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Why Visuals Are So Valuable

One of the suggestions in our Website Spring Cleaning To Do List for refreshing your website, was to add some fresh content including some new photos. That’s because when it comes to your website, images are powerful.  They can capture a website visitor’s attention and make an emotional connection.

"Our brains are meant to see in pictures”

But aside from grabbing our attention, visuals can also help us understand things better. As Bill Franks notes in The Value of a Good Visual: Immediacy (on the HRB Blog Network),  “our brains are meant to see in pictures.” Franks explains that “visualizations allow you to immediately comprehend a complex set of relationships.” And he uses the map of the United States “to illustrate how effective visualizations allow [us] to immediately comprehend a complex set of relationships.” For example, Franks suggests that “if you looked at the US map and then [he] asked you to describe how a few states are related to one another, you [could] immediately visualize and verbalize an answer.”

Visuals can cut through the clutter

Maggie McGary also recently made the case for considering “images as content” in her post: 3 Reasons Images Just Became a Lot More Important to Your Content Strategy . McGary suggests that:

People are growing weary of traditional content. ... The sheer amount of written content, or "information pollution," is overwhelming in terms of time and attention ...That's why, ... image-sharing sites such as Pinterest and Instagram will continue to grow in 2013. McGary likens the phenomenon to paging through a magazine or coffee-table book as opposed to reading Moby Dick. Those platforms are easier for users to digest and fit into their lifestyles.

Using visuals to promote your mission

In a recent post which introduced Bill Franks’ theories on visual comprehension, Tom Suddes (Daily Nuggets Blog) offers three suggestions and illustrated examples of how nonprofits might apply Franks’ theory to help visualize your mission, programs or activities:

  • Visually capture in the simplest way … your purpose, meaning, vision, reason for existence.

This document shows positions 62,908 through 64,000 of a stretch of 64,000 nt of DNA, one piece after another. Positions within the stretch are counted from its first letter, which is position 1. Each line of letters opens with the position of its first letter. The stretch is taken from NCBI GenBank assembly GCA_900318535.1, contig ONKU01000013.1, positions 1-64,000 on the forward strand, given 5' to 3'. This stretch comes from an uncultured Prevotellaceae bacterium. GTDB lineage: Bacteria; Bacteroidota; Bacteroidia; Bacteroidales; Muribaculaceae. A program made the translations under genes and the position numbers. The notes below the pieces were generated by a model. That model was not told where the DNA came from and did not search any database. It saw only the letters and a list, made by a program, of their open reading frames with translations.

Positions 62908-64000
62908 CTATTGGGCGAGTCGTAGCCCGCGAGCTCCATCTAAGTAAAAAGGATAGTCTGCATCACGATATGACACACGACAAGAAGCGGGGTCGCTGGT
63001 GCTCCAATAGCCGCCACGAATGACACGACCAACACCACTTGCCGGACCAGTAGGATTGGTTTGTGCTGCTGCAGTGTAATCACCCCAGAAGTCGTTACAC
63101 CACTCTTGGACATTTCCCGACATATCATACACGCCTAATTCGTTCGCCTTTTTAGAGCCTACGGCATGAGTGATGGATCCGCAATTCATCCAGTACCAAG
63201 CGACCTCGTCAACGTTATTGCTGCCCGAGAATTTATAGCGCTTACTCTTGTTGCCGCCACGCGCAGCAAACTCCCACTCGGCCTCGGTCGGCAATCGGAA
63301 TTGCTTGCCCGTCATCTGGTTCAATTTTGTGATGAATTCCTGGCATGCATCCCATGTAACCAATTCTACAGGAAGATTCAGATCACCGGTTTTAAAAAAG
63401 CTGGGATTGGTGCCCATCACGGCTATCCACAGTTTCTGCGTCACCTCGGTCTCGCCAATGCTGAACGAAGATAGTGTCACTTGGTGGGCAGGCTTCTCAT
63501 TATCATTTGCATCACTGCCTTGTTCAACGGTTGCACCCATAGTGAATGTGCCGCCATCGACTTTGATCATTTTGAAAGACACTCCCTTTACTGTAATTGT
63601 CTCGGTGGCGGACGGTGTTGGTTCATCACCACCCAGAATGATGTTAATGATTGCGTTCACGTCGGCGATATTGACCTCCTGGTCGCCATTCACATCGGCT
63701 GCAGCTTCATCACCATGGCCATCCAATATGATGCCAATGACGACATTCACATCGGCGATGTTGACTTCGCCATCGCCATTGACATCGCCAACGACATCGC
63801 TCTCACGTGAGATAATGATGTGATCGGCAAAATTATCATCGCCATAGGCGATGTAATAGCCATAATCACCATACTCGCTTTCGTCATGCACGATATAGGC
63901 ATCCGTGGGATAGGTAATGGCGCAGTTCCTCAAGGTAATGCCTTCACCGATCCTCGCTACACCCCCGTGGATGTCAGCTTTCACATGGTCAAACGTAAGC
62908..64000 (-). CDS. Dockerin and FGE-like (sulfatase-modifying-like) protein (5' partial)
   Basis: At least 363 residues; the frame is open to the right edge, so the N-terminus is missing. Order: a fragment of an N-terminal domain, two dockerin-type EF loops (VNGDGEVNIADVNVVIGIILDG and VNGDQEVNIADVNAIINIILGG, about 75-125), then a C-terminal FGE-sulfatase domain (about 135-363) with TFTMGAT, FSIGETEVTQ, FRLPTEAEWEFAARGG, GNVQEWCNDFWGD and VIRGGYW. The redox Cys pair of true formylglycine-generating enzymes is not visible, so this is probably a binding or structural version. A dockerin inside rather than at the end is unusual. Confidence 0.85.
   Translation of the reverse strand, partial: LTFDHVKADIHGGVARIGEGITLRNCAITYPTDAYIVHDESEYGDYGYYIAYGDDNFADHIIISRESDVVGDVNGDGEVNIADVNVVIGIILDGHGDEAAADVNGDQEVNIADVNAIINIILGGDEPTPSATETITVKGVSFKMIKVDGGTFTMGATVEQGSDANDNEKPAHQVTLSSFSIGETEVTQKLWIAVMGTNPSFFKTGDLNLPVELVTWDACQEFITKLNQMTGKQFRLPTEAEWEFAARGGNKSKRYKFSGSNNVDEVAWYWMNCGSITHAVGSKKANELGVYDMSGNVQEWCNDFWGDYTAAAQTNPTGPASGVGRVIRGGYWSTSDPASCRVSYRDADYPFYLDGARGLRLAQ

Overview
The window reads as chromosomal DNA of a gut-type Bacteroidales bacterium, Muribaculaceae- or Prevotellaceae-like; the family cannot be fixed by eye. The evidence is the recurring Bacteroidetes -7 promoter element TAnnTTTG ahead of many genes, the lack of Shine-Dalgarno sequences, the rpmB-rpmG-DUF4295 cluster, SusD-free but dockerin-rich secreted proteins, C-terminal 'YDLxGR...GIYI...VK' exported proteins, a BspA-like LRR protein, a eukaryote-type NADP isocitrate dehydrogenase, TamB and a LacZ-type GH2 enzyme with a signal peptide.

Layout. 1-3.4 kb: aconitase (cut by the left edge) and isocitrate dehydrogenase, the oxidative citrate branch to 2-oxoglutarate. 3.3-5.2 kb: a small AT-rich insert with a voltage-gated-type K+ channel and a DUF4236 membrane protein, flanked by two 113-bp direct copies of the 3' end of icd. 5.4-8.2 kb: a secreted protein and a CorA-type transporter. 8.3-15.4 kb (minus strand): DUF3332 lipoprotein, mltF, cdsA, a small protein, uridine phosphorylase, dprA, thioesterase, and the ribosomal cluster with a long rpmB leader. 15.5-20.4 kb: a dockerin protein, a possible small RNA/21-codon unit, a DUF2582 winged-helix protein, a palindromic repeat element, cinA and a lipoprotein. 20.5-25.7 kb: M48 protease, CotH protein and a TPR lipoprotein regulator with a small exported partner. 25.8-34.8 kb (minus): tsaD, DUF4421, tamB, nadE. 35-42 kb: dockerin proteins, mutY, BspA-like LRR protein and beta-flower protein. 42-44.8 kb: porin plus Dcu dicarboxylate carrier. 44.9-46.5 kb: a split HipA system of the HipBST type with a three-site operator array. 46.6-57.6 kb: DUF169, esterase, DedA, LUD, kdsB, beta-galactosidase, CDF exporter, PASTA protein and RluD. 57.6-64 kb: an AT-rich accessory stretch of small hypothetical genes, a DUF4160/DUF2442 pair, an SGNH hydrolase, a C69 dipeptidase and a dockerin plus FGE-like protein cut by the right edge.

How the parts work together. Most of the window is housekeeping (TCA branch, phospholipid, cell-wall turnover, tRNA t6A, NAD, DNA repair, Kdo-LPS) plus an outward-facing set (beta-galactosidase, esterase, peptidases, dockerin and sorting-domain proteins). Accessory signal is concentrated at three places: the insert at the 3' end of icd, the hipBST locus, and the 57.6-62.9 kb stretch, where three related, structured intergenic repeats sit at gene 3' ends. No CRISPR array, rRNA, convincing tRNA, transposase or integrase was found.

• Create the most compelling and easily understood visual of your business model. (See 3 examples here.)

  • Create a visual timeline that shows your founding, start-up, track record and credibility … and your SCALE & GROW plan. (See 3 examples here.)

Avoid photo faux-pas - be sure you have the rights to display visuals!

If you decide to freshen up your site with some visuals, make sure that you have the rights for or permission to display those images on your website. 

As Ken Mueller suggested in a recent post -  That Photo You Found On the Internet Could Cost You - “images on the Internet are not free. There’s a good chance that when you do a Google image search for something, someone owns the rights to that image, whether they know it or not.”

You don’t want to end up like the organization Mueller describes in his post who received an invoice for stock image fees for visuals they reproduced off another website without permission. If you are looking for images to spice up your site, here are some of the options Mueller suggests you can consider for attaining visuals:

  • Take your own pictures

  • Ask permission

  • Use Creative Commons licensed photos

  • Flickr – ...The photo hosting and sharing service seems to be the number one source of Creative Commons photos, so you might just start there.

What photos or visuals has your organization created or captured to grab your website visitor’s attention and help your donor, member or website visitor better understand your mission? Share examples with us in the comments below.


Image source:
Speaking of visuals, we are thankful that BigStockPhoto.com allows us to display images such as the one above - "stock-photo-video" on our blog.  

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Lori Halley [Engaging Apricot]

Posted by Lori Halley [Engaging Apricot]

Published Friday, 05 April 2013 at 8:30 AM
Sorry, this blog post is closed for further comments.
 
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